Nurses in ICU providing critical care and connection to COVID-19 patients

Medical Watch

CHICAGO — Nurses from all over the hospital are being redirected to ICUs to help care for COVID-19 patients, and many are finding they’re providing a critical service they never trained for.

As of Wednesday, there were 51 COVID-19 patients in Northwestern Medicine’s ICU.

Paula Dunskis is an advanced practice nurse in cardiology with a background in critical care.

“You see them fighting for their lives,” she said. “They are very, very ill. They are intubated. They are on a ventilator. They are sedated.”

They are also alone — no family or friends at their bedside. That’s where Dunskis and fellow nurses Margaret Hefferon and Terry Strzelczyk try to make difference.

“When all of this started happening, I just felt the anxiety and fear building up inside of me, like I know there is something more that I can be doing,” Hefferon said.

Hefferon usually works in orthopedics but the nurse practitioner did not want to sit on the sidelines during the crisis.

“I have ICU background,” Hefferon said. “It’s been eight years since I worked in an ICU but I’m ready to jump back in and ready to do anything I can.”

“The transition going back into the ICU — your skills come back pretty quickly,” Dunskis said. “But this is a whole different ballgame and very uncharted territory and it is somewhat taxing.”

They’ve had years of intense training, but right now, a phone call to their patients’ family members is their most powerful tool.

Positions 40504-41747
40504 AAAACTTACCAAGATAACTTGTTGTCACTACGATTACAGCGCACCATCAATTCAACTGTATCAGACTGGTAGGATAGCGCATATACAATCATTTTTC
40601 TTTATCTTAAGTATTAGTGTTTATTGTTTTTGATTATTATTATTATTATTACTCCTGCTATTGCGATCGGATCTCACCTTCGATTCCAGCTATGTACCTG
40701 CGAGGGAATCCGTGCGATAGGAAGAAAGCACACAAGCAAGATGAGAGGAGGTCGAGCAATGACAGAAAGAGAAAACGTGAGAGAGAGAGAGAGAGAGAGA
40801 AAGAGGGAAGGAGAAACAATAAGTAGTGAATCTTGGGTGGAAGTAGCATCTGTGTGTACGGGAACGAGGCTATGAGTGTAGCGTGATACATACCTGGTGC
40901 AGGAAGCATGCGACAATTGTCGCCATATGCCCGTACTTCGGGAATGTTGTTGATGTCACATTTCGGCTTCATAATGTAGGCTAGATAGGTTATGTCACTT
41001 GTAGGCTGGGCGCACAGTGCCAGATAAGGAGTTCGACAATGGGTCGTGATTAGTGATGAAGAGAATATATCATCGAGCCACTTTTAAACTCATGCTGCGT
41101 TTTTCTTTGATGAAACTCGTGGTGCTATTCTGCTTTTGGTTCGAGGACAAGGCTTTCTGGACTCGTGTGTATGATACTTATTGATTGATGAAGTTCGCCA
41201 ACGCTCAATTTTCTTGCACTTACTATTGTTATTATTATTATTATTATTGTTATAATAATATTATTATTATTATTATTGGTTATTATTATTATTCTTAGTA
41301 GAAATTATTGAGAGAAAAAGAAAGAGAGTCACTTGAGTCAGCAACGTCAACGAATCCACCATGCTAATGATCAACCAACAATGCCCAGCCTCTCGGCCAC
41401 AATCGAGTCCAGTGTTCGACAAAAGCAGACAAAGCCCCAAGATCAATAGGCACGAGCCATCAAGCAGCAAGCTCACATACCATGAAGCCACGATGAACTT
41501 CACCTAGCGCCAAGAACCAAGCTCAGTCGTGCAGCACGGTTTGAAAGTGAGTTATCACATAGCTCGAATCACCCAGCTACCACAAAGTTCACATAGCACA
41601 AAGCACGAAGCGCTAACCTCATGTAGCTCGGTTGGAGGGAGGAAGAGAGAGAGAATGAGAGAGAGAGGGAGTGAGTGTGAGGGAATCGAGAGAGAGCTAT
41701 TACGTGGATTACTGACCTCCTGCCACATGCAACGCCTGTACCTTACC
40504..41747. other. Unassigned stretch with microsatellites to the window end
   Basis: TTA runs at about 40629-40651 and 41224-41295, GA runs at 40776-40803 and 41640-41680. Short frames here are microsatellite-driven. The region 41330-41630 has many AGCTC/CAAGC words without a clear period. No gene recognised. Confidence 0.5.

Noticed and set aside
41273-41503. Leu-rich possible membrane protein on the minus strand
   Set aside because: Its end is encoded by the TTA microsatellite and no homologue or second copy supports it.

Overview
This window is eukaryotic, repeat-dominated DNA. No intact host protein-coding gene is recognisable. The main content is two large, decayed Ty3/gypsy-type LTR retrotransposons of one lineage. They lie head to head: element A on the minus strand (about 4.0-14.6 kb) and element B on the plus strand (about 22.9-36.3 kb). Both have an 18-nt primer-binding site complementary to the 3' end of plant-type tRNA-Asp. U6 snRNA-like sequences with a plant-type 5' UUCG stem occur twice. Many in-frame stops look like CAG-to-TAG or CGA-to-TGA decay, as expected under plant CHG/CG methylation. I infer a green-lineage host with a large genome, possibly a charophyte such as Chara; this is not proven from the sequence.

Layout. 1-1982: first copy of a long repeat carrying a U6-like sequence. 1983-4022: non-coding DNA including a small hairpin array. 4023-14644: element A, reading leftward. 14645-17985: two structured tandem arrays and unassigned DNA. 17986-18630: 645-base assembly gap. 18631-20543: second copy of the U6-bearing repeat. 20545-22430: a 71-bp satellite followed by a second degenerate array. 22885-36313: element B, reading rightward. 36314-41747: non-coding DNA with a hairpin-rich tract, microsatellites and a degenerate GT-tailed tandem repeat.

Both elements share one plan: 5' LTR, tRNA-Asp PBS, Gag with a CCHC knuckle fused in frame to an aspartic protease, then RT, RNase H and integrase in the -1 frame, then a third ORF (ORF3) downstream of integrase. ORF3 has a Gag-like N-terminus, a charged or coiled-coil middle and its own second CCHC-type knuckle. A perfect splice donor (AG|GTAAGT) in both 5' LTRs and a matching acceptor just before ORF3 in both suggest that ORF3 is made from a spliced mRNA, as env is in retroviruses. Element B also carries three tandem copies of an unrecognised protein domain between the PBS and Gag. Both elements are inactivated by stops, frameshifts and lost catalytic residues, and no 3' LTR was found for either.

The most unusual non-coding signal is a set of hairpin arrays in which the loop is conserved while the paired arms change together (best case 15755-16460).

“They don’t understand anything about what is going on. All they hear all day long is what is going on in the news,” Dunskis said. “They hear the president, they hear the governor, they hear the CDC. And I’ve had some family members in their head they think they are going to lose their loved ones. They think their loved ones are going to pass away. … When I get on the phone with them, they are very scared. Some of them are in tears and I kind of walk them through. Sometimes I’m on the phone with them for quite a while and I just listen. And then when they are ready, I try not to overload them. … They get to know me. They get to know my voice. As soon as I say, ‘Hi how are you?’ They already know my name and they feel better. And I can tell in their voice that they feel better.”

Part of their role is education and helping families understand the medical care they can’t see in action.

“Something we’re doing in the ICU is putting patients on their stomach,” Strzelczyk said. “It’s called proning position because it allows them to try to recruit more cells of the lungs to help with ventilation. … When you say to them ‘We’re going to prone your family member,’ they really don’t know what that means. But when you explain to them about turning them on their stomach and what it means … I had a family member say ‘Oh did he get tummy time?’ And I said, ‘Yes he did. He got tummy time and he did really well with it.’”

But face-to-face connection is still critical, even in virtual form.

“When the patients are on the ventilator and not able to communicate, many families do like to see them and talk to them and pray with them,” Strzelczyk said. “And so the bedside nurses will bring an iPad into the room and allow the family to spend some time with their family as they can. …And you really don’t know what a patient can hear or not hear even though they are sedated. So hearing their loved ones voices so I think that is beneficial to both.”

We are fighting and we do care and that is why we are here. And as rewarding as it is to talk to families and give that kind of care, it is hard at the end of the day. And we are just pushing forward to give every patient a fighting chance.

It is a remarkable calling to take care of both physical and mental needs of patients and their families.

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